I know it seems so callous to think of his situation as anything but heartbreaking. It wasn’t that I didn’t feel for him or that I didn’t understand everything he’d suffered through with Allie. God, untimely death is the saddest thing of all time. Unfortunately, I’d experienced it firsthand. I’d lost my father when I was a young girl and my eldest brother a few years later. Heart failure and a car crash. Both sudden. Both devastating. Two deaths in a family of five had nearly crippled us. My mother fell into life as a widow. My brother, Fred, took over the family title and all the responsibilities that came with running the estate, and I settled into the only role I knew: the court jester, the clown, the only bit of light in our family during those tough few years. I was there through my mother’s heartache; I’d endured the dates and the silly setups because it took my mother’s mind off the real troubles of her life to see me get tarted up for an evening out. I’d joked and I’d forced her smiles through all the hard times because she needed to be reminded that life marches on even when we desperately wish it wouldn’t.

A few years back, my brother had met Andie, the love of his life. They had three children now and my mother doted on them whenever she got the chance. With so many good things going for our family, I finally felt as though I could pack away my jester hat. They didn’t need me anymore, which was why I didn’t feel bad up and leaving London for an adventure of my own.

And then as fate would have it, upon my first day in Vernazza…WHAM. I met Gianluca. The widower.

See?

What tragic luck.

The next morning, I lazed in bed, thinking over the story of Allie. It should have made it easy to subdue my silly crush on Gianluca. Normal women would run for the hills, but it only intrigued me more. I’d never had a man love me like that. In some grim way, the depth of his despair over losing another woman became an advertisement for the quality of his love. I felt guilty for thinking that, but not guilty enough to stop.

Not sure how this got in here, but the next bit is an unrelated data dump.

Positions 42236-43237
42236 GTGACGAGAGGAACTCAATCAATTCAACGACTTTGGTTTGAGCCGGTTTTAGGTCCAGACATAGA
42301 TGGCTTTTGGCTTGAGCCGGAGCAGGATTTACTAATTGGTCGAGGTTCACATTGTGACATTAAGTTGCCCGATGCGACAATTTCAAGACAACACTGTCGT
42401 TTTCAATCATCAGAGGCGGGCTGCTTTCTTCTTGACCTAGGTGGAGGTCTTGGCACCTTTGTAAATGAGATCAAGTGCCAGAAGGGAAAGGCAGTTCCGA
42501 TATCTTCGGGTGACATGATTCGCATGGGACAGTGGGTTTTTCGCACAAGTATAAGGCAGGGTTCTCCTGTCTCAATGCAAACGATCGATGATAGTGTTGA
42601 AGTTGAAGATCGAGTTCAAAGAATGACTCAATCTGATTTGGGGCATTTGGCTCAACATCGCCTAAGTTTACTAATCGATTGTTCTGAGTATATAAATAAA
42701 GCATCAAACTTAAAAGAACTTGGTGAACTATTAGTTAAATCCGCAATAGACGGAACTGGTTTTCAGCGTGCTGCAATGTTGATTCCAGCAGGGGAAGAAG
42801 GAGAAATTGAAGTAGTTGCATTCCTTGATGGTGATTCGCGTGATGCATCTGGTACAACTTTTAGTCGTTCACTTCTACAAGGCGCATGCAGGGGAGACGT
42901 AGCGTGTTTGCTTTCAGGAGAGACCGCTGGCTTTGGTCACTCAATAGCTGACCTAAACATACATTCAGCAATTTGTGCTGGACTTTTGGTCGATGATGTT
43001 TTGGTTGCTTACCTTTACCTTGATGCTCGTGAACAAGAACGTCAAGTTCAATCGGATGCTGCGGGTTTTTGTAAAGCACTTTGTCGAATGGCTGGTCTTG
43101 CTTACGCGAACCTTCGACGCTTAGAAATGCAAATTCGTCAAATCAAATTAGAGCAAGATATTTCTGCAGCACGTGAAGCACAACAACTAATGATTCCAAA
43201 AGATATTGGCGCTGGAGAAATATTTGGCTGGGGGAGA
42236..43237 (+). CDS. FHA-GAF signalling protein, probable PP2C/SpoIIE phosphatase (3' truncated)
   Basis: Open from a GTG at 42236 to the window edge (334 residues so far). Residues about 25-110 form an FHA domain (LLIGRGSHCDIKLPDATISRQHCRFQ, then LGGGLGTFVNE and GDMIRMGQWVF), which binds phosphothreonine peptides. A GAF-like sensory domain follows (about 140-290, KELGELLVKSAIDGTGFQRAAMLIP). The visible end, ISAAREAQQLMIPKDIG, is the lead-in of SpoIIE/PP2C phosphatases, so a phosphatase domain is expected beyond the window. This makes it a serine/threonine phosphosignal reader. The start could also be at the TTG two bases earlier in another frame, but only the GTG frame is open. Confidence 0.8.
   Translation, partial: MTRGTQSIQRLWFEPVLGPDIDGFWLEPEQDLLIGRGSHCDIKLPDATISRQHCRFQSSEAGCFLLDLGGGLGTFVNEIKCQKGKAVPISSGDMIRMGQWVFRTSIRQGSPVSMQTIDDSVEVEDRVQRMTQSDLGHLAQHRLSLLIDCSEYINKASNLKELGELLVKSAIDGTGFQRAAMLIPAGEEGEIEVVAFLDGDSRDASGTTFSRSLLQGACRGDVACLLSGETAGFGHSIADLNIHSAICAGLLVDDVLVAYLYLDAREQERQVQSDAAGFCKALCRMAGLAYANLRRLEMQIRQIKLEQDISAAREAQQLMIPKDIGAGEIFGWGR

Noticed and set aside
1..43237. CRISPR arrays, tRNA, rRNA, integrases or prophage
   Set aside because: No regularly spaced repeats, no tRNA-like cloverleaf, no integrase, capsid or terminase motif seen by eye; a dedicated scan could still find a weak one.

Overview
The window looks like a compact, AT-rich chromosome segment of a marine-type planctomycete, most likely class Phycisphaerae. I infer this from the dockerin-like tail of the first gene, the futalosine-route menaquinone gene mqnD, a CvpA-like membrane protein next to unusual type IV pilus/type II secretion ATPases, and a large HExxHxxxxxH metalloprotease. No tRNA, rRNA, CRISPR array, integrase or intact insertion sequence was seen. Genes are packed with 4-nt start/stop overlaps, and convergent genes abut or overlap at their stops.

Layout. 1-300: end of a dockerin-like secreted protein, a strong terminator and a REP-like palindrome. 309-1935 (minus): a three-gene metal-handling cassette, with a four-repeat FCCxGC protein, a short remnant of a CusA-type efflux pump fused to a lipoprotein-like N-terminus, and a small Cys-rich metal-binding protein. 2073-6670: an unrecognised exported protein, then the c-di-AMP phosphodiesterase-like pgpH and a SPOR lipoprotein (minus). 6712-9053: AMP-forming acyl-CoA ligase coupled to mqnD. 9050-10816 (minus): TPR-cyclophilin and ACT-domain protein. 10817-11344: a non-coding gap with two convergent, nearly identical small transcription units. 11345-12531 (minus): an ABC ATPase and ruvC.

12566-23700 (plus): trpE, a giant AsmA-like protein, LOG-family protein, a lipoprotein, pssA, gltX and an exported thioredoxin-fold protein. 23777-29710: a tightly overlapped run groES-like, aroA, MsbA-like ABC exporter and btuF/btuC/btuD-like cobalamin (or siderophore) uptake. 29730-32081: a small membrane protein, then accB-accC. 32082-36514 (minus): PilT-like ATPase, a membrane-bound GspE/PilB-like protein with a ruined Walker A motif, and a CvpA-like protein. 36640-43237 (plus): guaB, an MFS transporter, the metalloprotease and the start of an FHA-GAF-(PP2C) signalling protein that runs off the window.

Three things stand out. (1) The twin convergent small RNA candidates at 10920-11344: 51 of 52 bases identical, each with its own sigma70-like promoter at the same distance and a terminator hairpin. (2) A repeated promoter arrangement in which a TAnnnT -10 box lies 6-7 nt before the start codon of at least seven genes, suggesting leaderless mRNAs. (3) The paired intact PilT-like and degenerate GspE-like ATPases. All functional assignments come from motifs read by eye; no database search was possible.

Oh god, I needed to get out of my head and definitely stop thinking about Gianluca. After all, the bloke thought I was named Gigi! Ha. I’d file the papers to change my name before correcting him.

I pushed off my covers and decided on a whim that I’d head to Monterosso al Mare for the day. The sun was already high in the sky, warming everything it touched. I strung on a red bikini and tossed my beach supplies into a straw bag: sun cream, my floppy hat, and my worn paperback. I tugged on a loose cover-up and slipped into sandals before locking up my room and flying down the stairs.

Chiara wasn’t manning the desk, so I headed out to the station. I hadn’t been back on a train since the first day I arrived. Monterosso al Mare was the northernmost village in Cinque Terre and only one stop over, so fortunately, the five-minute journey didn’t cause my small breakfast to make an encore appearance.

I stepped off the platform and followed the string of tourists heading toward the sea. Unlike Vernazza, Monterosso had a proper beach that stretched on for a few miles. It was early, but the beach was starting to fill fast. I paid to reserve an umbrella and chair in the first row and plopped myself there, lathering on sun cream as I watched a group of children run into the surf, squealing as waves crashed against their legs and running back onto the pebbled beach as fast as possible.